At a recent class I attended I happened to be counting the computers around the classroom. Of eleven computers in the classroom, eleven of them were Macbooks. The numbers don’t lie, a growing number of people are switching to Macs, especially among the younger generation. With all these converts, it’s a perfect time to make sure that everyone knows how to get the most out of their Macs, new or otherwise.
Even before I switched from the world of PC’s there were two functions so important to me that I ran third party apps just to get that functionality. Macs have built-in software that takes care of both problems. And frankly I now find it hard to compute without these two options. The first is the ability to launch programs and search from the keyboard. On a Mac the ability to do this is provided by a program called Spotlight that it is built into Leopard and succeeding versions of OS X. To launch Spotlight just hit CMD + Space, type in your search and away you go. It’s a huge timesaver.
The second computer essential is virtual desktop ability, provided on Macs by Spaces. You can set up Spaces to allow you to have a number of different desktops that you can select from when you’re working on multiple projects and don’t want things to get cluttered up on one screen.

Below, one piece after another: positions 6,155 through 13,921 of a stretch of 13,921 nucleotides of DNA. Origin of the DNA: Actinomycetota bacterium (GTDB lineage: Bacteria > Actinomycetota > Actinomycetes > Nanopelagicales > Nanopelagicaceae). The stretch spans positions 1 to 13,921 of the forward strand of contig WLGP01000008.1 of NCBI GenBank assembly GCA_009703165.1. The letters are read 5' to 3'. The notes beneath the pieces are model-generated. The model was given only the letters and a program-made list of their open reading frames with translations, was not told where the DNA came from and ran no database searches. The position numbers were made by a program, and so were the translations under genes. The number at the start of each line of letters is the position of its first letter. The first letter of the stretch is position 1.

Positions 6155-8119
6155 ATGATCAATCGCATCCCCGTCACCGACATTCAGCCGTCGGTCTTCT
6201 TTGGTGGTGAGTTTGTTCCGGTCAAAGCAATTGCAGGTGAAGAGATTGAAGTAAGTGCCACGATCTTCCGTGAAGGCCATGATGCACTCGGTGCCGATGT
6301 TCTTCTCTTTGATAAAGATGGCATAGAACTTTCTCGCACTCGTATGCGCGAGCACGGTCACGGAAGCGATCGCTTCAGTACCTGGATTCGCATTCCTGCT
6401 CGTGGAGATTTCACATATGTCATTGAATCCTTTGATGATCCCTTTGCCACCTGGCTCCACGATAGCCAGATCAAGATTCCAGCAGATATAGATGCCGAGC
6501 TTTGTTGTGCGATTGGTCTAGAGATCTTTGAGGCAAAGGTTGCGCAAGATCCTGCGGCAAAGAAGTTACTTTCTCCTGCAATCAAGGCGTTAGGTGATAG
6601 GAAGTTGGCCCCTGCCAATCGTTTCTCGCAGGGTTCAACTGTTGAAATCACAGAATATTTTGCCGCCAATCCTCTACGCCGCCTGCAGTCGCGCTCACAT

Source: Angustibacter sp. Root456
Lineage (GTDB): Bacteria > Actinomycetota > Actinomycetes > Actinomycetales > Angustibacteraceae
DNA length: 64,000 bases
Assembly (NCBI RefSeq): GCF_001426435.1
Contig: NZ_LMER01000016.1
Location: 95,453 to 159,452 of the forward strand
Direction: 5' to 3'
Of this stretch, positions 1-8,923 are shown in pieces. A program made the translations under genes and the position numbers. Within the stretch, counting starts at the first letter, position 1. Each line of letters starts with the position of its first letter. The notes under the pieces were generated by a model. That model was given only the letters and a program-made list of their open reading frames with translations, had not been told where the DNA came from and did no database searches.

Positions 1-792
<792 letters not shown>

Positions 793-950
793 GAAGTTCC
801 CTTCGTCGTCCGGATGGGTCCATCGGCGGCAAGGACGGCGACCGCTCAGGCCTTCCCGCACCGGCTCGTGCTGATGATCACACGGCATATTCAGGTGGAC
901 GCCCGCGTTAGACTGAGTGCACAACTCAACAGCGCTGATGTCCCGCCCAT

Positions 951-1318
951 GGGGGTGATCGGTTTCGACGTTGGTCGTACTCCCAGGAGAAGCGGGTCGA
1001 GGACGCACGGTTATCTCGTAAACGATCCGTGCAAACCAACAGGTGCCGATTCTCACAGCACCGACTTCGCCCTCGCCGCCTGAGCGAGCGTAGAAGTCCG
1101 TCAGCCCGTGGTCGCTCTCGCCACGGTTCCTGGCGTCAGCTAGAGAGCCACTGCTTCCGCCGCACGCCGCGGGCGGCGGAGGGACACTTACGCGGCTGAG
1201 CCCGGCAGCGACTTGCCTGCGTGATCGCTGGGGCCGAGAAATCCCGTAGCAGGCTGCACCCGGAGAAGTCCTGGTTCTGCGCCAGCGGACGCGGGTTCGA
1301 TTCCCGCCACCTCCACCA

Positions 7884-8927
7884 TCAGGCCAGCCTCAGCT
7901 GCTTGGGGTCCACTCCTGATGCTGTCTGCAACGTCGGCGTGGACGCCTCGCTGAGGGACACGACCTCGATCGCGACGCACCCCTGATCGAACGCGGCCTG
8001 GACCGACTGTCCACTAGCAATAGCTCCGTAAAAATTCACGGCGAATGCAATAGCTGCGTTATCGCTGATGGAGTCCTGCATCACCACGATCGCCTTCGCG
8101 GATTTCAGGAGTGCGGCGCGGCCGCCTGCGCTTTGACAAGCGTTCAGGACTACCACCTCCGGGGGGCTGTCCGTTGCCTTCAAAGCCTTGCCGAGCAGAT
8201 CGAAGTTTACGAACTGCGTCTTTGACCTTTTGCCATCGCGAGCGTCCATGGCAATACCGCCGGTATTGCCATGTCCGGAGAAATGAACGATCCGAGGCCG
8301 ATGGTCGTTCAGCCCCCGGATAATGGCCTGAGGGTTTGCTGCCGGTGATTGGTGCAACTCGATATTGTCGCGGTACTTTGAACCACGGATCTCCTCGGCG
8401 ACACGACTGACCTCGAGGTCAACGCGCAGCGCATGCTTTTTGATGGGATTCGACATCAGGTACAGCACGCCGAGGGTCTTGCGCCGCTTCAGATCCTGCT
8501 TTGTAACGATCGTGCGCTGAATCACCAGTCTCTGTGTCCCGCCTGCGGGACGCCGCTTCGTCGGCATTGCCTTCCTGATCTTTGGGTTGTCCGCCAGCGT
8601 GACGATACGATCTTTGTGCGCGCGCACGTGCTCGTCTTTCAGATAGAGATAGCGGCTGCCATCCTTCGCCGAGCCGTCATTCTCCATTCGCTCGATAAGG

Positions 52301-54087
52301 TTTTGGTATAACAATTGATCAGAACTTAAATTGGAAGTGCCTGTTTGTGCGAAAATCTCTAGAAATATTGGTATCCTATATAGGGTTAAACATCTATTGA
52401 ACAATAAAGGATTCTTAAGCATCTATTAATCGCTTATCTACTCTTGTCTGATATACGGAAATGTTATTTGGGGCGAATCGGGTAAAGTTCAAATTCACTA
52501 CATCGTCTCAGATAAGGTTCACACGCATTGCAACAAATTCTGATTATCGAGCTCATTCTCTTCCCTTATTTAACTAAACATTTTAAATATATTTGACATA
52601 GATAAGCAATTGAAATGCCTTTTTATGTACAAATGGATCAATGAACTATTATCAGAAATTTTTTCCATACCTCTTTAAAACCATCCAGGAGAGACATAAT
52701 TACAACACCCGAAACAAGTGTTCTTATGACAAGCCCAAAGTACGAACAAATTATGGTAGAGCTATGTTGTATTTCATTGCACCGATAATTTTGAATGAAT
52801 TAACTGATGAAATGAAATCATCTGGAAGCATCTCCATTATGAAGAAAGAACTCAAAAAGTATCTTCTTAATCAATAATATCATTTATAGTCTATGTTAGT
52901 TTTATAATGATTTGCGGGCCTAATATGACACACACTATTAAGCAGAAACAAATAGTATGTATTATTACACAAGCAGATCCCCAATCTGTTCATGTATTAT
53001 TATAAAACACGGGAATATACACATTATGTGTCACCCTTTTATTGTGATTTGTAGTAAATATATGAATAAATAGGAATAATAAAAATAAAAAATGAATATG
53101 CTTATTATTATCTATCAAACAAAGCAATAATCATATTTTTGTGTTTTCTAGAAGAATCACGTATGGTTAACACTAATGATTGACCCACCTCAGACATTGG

To change settings on things like your Spaces, you should look at System Preferences, which is basically the Mac equivalent of the Windows control panel. Most of the settings you need to change will be right here.
A big freebie that very few people are aware of is the Mac program called iSync. It allows you to use your Mac’s bluetooth wireless capability to synchronize with a variety of devices. I use it to sync my address book with my Motorola Razr, which is not even close to a smartphone. If you have a smart phone there are even more things you can do like syncing a calendar and things of that nature. I’m quite happy with just being able to use iSync to make sure that I always have my phone contacts backed up on my computer in case I lose my phone or it completely dies some day.
One last thing that can be really puzzling when you first switch especially if you go to a Macbook, is the fact that there are no Home and End keys. If you want to get the same functionality you have on a PC, just use the FN key plus the right and left arrows to navigate backwards and forewards along a line of text.
Any other Mac tips that I’m forgetting? Share your thoughts in the comments.